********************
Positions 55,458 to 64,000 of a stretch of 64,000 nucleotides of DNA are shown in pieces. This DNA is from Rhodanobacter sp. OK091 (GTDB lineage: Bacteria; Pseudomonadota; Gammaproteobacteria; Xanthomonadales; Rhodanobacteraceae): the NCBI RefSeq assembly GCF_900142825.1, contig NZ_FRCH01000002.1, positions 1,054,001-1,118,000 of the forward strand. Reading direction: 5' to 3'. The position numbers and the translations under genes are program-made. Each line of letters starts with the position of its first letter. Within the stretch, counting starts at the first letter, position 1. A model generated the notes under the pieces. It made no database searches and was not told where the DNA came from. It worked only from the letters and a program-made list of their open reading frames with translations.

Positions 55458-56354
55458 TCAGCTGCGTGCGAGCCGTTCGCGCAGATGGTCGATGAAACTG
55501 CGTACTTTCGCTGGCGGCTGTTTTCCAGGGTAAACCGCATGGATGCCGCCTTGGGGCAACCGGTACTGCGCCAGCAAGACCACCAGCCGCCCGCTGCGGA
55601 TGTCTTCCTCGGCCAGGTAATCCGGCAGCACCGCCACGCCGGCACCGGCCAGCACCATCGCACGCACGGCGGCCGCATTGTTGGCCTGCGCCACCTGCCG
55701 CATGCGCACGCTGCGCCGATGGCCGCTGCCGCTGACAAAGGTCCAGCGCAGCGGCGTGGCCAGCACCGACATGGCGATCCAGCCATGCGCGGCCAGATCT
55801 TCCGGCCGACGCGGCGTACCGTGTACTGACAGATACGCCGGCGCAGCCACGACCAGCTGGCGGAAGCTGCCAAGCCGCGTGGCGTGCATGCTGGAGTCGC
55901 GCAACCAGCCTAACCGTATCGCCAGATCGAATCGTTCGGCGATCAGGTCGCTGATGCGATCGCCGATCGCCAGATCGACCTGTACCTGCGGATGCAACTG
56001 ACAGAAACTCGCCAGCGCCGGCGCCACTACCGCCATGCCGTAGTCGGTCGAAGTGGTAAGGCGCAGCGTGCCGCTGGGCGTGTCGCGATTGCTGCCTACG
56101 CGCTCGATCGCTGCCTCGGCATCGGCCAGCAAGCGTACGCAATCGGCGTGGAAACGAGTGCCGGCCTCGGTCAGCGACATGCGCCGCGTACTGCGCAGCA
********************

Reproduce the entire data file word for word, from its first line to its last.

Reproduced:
Positions 55,458 to 64,000 of a stretch of 64,000 nucleotides of DNA are shown in pieces. This DNA is from Rhodanobacter sp. OK091 (GTDB lineage: Bacteria; Pseudomonadota; Gammaproteobacteria; Xanthomonadales; Rhodanobacteraceae): the NCBI RefSeq assembly GCF_900142825.1, contig NZ_FRCH01000002.1, positions 1,054,001-1,118,000 of the forward strand. Reading direction: 5' to 3'. The position numbers and the translations under genes are program-made. Each line of letters starts with the position of its first letter. Within the stretch, counting starts at the first letter, position 1. A model generated the notes under the pieces. It made no database searches and was not told where the DNA came from. It worked only from the letters and a program-made list of their open reading frames with translations.

Positions 55458-56354
55458 TCAGCTGCGTGCGAGCCGTTCGCGCAGATGGTCGATGAAACTG
55501 CGTACTTTCGCTGGCGGCTGTTTTCCAGGGTAAACCGCATGGATGCCGCCTTGGGGCAACCGGTACTGCGCCAGCAAGACCACCAGCCGCCCGCTGCGGA
55601 TGTCTTCCTCGGCCAGGTAATCCGGCAGCACCGCCACGCCGGCACCGGCCAGCACCATCGCACGCACGGCGGCCGCATTGTTGGCCTGCGCCACCTGCCG
55701 CATGCGCACGCTGCGCCGATGGCCGCTGCCGCTGACAAAGGTCCAGCGCAGCGGCGTGGCCAGCACCGACATGGCGATCCAGCCATGCGCGGCCAGATCT
55801 TCCGGCCGACGCGGCGTACCGTGTACTGACAGATACGCCGGCGCAGCCACGACCAGCTGGCGGAAGCTGCCAAGCCGCGTGGCGTGCATGCTGGAGTCGC
55901 GCAACCAGCCTAACCGTATCGCCAGATCGAATCGTTCGGCGATCAGGTCGCTGATGCGATCGCCGATCGCCAGATCGACCTGTACCTGCGGATGCAACTG
56001 ACAGAAACTCGCCAGCGCCGGCGCCACTACCGCCATGCCGTAGTCGGTCGAAGTGGTAAGGCGCAGCGTGCCGCTGGGCGTGTCGCGATTGCTGCCTACG
56101 CGCTCGATCGCTGCCTCGGCATCGGCCAGCAAGCGTACGCAATCGGCGTGGAAACGAGTGCCGGCCTCGGTCAGCGACATGCGCCGCGTACTGCGCAGCA